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Kellen Tyburski:
Hey all..
I'm looking into getting my CTS certification.... I'm an AV professional, and currently in operations management in NYC... It appears that the CTS certification is pretty widely known, based on the website... 
Is really something that is recognized as valuable in the industry?

Is there a difference in skill level between the CTS and CTS-D? (ie. are the CTS, CTS-D, CTS-I regarded as different "tiers"?)

Kellen Tyburski:
Oh, I did a little more reading and looks like you have to have a valid CTS certification before going for the CTS-D.

This all seems nice, I'm just hoping that this is something regarded as valuable in the real world.


Clayton Luckie:
I got my CTS about 2 years ago.  Yes, there is a difference between the certifications.  The general CTS is basic A/V knowledge, and is required for continuation on to other CTS certs.  It's not too difficult, and if you take advantage of the study tools Infocomm gives you, you will pass.

CTS-D is a specialization in design and CTS-I is for installation.  From what I've heard, the tests are much more difficult.

As far as the usefulness of the CTS, it varies.  If someone knows what it is, it can be a quick way to communicate that you at least know something about A/V, and aren't just an electrician or phone tech (not that it's bad to be one of those things).  I say if you can expense it or if you have the budget for it, get your CTS. 


Brad Weber:
There is a significant difference between the general CTS and CTS-D.  The general CTS is a test of basic AV knowledge while the CTS-D and CTS-I are specifically oriented at more advanced system design and installation roles, respectively.

I have mixed feelings on the value of the certifications.  I think that prepping for the CTS-D and CTS-I and the classes InfoComm offers for that can be a great learning opportunity for many people.  And one can pretty safely assume that someone with an advanced CTS certification has some level of related knowledge.  However, being certified does not mean they necessarily have complete knowledge of everything related nor is it any specific commitment that the knowledge they do have will be applied properly, if at all.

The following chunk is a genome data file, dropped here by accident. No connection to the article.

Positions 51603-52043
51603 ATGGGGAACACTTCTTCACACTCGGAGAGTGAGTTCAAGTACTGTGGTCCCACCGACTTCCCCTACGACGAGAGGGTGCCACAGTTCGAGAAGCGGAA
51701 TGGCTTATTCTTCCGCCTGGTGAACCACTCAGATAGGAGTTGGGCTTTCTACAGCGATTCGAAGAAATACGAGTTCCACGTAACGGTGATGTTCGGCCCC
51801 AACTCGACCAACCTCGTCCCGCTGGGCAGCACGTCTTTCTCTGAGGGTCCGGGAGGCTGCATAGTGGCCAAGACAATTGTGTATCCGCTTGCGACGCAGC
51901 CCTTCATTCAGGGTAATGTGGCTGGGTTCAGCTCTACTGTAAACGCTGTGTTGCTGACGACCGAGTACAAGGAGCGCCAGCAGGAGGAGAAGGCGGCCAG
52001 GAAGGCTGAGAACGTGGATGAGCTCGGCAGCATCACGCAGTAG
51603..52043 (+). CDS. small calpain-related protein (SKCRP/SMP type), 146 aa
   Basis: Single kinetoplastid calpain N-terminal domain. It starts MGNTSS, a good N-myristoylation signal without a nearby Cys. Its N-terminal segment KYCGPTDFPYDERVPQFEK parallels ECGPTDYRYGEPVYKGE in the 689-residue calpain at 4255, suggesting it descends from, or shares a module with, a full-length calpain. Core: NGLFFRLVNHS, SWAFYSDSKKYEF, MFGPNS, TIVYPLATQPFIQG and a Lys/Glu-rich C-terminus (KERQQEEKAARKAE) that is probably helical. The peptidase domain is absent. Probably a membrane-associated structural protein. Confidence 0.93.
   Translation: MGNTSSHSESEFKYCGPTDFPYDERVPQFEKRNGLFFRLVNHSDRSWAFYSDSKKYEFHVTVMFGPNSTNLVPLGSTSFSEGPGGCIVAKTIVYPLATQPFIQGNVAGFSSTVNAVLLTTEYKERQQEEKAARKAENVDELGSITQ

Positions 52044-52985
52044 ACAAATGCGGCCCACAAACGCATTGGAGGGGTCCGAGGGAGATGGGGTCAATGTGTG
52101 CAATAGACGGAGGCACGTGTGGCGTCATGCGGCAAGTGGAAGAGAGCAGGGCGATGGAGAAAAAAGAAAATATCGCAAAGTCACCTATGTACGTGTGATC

I'll put it this way, I've been in the professional AV industry for over 25 years and involved with InfoComm for most of that time.  I helped review the initial CTS-I curriculum, count many of the developers of the CTS-D and CTS-I curriculum as my peers and was involved in developing one of the reference resources listed for the CTS-D.  Long story short, for various reasons I have never bothered obtaining a CTS-D or CTS-I certification and that has never impacted a single job or project.  I know many designers and installers in similar situations, they get work based on experience and reputation and would not benefit much from a certification.  However, if I was new to the industry or to the design or installer roles then I might pursue the certifications as way of increasing and validating my knowledge.

As far as study resources, that changed significantly a few years ago.  Initially the CTS certifications were all 'in-house' InfoComm, and before that ICIA (the International Communications Industry Association), certifications based on their courses.  When InfoComm pursued ANSI/ISO recognition of the certifications part of the effort required going to third-party testing and exams based on a general body of work rather than any particular course or curriculum.  So it used to be that the InfoComm course curriculum greatly drove the certification exam content, not it is the other way around.  Anyways, there is some information on references in the exam content in the CTS-D Handbook (  and some suggested study resources at

Do be aware that in some cases the answer wanted for the certification exams may not be the most technically correct answer.  For example, the CTS-D Handbook offers some sample questions that include "To measure background noise in a room, you would use a measurement device that measures: A) SPL B) NC C) RTA D) RT60."  They say the correct answer is "B)NC".  However, NC levels are calculated based on octave band SPL levels, the current practice recommended by ASHRAE for mechanical system noise references RC or PNC criteria rather than NC criteria and some Standards, such as the ASA/ANSI Classroom Acoustics Standard, reference dBA levels for background noise levels.  SPL levels also relate much more directly to the impact on AV systems.  All of these values could be measured directly by or calculated from octave band measurements with an RTA, however they cannot be calculated from a single number NC measurement.  Thus one could easily argue that the most accurate answer is C or even A, B and C rather than B, but over the years I have seen a number of such questions in the certification exams where the 'correct' answer is not necessarily the most accurate choice.


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